Preached by Rev. Gary Dalton, August 7, 2016
Taken from Luke 12:32-40
The phrase ‘avant-garde’ is from the French. Its literal meaning is “advance guard” or “vanguard”. Originally a military term, ‘avant-garde’ came to be applied more generally.
We describe as ‘avant-garde’ a group of people who push against the boundaries of what larger society considers acceptable or the norm or the status quo. Most often we apply the label ‘avant-garde’ to artists across a variety of media, especially in the visual arts.
Rarely, though, do we hear the phrase applied to us as Christians, do we? When have you ever heard anyone describe a Baptist church as ‘avant-garde’?
Yet, that is exactly the role Jesus envisioned for his followers as he walked among them. They were the avant-garde of the Kingdom of God. We today–yes, even us, University Baptist Church, as much as it may strain us to see it or to believe it—we are to be the Community of the Avant-Garde of Christ’s Kingdom.
You may be asking yourself, what in the world does that mean? Well, I’m glad you asked. Let’s see if we can begin to find an answer. Let’s begin by looking at an example of avant-garde, such as this painting on the cover of our worship bulletin this morning.
The painting is entitled ‘The Madonna of Port Lliad’. The artist, Salvador Dali, painted it in 1950. Now I know, strictly speaking, Dali was a Surrealist artist, but I think for our purposes this morning we can agree that Salvador Dali was also an Avant-Garde artist.
We’ll just make a few cursory observations of Dali’s depiction of the Madonna with Child. Let’s start with the most obvious thing to note: there’s painting of the Madonna with the Christ-Child on the cover of our worship bulletin this morning! What in the world is a Roman Catholic icon doing on the cover of a Baptist worship bulletin? It may prompt us to think about the long-standing hostility between Protestants and Roman Catholics. It may stir up our own feelings about things Roman Catholic, feeling we’d rather not consider.
Let’s move in a little further. There appears to be a sea shell at the bottom, center, of the painting. And, look, there’s a big conch shell floating in the air there to the Madonna and Child’s left – our right. But, especially, we see this much larger scalloped shell directly over head, at the top center of the painting. What’s Dali got going on with these floating sea shells?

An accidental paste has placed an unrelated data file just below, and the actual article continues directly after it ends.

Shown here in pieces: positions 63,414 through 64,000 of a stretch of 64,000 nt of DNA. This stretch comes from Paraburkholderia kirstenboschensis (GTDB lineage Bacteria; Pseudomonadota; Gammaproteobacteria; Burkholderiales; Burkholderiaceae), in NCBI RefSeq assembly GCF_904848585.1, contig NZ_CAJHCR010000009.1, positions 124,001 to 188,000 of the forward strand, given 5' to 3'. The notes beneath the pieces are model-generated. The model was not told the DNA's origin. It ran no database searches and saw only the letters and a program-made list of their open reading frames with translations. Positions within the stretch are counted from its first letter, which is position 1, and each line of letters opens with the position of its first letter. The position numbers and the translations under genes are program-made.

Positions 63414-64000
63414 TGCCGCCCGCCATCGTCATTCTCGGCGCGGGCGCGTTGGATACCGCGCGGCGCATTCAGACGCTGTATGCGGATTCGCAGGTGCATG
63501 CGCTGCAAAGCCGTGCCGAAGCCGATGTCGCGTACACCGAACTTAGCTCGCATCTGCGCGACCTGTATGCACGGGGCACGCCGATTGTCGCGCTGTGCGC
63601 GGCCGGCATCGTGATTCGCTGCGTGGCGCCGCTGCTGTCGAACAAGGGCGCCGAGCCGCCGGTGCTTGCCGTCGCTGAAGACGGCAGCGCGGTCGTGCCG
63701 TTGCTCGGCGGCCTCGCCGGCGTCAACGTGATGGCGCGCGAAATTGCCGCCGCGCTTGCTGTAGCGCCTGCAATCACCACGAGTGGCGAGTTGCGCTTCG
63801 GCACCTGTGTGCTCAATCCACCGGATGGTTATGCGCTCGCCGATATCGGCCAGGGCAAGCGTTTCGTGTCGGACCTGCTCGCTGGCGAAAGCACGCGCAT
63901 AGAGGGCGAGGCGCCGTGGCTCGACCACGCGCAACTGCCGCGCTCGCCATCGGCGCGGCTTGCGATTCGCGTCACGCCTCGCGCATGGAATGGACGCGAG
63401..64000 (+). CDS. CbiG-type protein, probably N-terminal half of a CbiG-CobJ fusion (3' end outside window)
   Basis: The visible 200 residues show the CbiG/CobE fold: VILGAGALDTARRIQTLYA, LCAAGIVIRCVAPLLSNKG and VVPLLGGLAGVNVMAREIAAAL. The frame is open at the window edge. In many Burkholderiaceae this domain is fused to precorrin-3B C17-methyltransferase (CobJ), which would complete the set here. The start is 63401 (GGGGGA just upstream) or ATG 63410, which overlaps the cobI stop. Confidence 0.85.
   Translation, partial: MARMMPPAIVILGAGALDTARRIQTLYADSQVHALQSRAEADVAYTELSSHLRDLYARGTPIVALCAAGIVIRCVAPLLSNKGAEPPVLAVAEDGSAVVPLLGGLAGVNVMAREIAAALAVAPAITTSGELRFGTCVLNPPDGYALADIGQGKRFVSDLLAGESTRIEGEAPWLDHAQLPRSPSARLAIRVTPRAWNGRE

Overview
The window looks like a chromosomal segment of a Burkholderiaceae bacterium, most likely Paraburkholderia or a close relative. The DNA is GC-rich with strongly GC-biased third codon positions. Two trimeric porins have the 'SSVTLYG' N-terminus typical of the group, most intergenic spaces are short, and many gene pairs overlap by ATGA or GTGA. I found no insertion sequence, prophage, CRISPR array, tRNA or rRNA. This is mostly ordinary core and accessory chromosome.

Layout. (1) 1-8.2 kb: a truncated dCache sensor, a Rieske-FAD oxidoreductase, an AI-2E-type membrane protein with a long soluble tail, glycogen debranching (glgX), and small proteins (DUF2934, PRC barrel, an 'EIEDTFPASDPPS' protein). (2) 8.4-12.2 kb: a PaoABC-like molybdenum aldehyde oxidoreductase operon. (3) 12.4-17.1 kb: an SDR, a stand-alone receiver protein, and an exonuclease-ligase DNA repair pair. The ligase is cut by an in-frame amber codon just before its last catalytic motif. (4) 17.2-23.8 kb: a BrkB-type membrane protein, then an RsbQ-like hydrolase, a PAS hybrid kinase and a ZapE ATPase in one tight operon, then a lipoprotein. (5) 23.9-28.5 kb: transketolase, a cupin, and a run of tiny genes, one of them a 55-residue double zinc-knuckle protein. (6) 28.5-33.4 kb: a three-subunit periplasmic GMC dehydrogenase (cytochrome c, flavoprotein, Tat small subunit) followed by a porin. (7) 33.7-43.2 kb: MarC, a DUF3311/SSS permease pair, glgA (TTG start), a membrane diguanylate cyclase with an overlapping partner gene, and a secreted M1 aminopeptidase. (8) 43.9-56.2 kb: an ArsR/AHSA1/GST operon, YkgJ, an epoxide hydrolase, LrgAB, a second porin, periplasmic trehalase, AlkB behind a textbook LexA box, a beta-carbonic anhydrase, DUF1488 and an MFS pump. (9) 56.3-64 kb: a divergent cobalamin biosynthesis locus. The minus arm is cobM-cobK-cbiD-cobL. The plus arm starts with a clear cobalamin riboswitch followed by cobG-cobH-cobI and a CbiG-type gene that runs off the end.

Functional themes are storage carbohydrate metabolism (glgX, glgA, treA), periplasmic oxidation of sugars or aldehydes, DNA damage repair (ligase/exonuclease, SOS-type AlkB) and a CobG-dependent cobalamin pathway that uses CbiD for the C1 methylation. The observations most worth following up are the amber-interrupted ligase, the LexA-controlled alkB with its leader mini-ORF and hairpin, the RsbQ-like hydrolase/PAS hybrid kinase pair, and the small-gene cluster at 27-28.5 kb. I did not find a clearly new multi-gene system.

And what’s that hanging down from that big scalloped shell over top of everything? It looks like an egg. Indeed, it is an egg. Well, that’s just plain weird, isn’t it? Dali has sure got a messed vision of the Madonna and the Christ-Child, doesn’t he?
Until, you recall, that sea shells became a symbol of Christian pilgrimage. The sea shell reminded Christians of when they would go on pilgrimage, leaving their homelands and crossing the sea to reach the Holy Land. Ultimately, the sea shell came to stand for the pilgrimage every Christian is on, until we cross over that final sea to Heaven’s shore. And, we recall that the egg became a Christian symbol of new life, especially the gift of Eternal life from above. That’s why eggs are so important at Easter.
O.k., Dali, I’ll give you credit for the sea shells floating around in your painting, and I’ll give you credit for the egg suspended from above. But, drilling right on down to the heart of your painting, what is going on in the middle of Madonna’s torso and in the middle of the Christ-child’s torso? It looks like Dali painted big, empty spaces, taking away almost their entire torso’s.
Was Dali implying that there’s really nothing at the heart of the Madonna and Child? Was Dali saying that, in reality, the Christian faith is just one big empty illusion? If the greeters could have handed out magnifying glasses with the bulletins, you could take a much closer look at those big square holes Dali painted in the middle of the Madonna and the Christ-Child. What you would see is that those openings are windows. If you look through those window, you can see far off into the distant horizon that Dali painted.
You notice those little figures to each side that line the way off toward that horizon? Those look like they might be angels, don’t they? And you notice what they’re floating over? They’re floating over a large body of water, like a sea. Maybe, they’re lining the way across this sea that ends on Heaven’s shoreline off there beyond the horizon.
Looking through the windows the Dali painted at the heart of the Madonna and the Christ-child, you see this horizon that lies at the center of Dali’s painting. Maybe Dali wanted us to consider if we meditate upon the life of Mary, if we meditate upon the life of Christ, we will find a window opening up in our own hearts, through which we might find our way to God.
There is a whole lot more going on here in this piece of art than first meets the eye. At first glance, we see Dali’s painting, and we react: how weird it all is and odd and perhaps even so off-putting that we don’t want to even bother with it.
We could dismiss it out of hand as so much foolishness. Or we start asking questions of it…what in the world is going on here? What’s the artist seeing that I’m not seeing? Why are these people and these objects depicted in this way that seem so unnatural, even bizarre to us?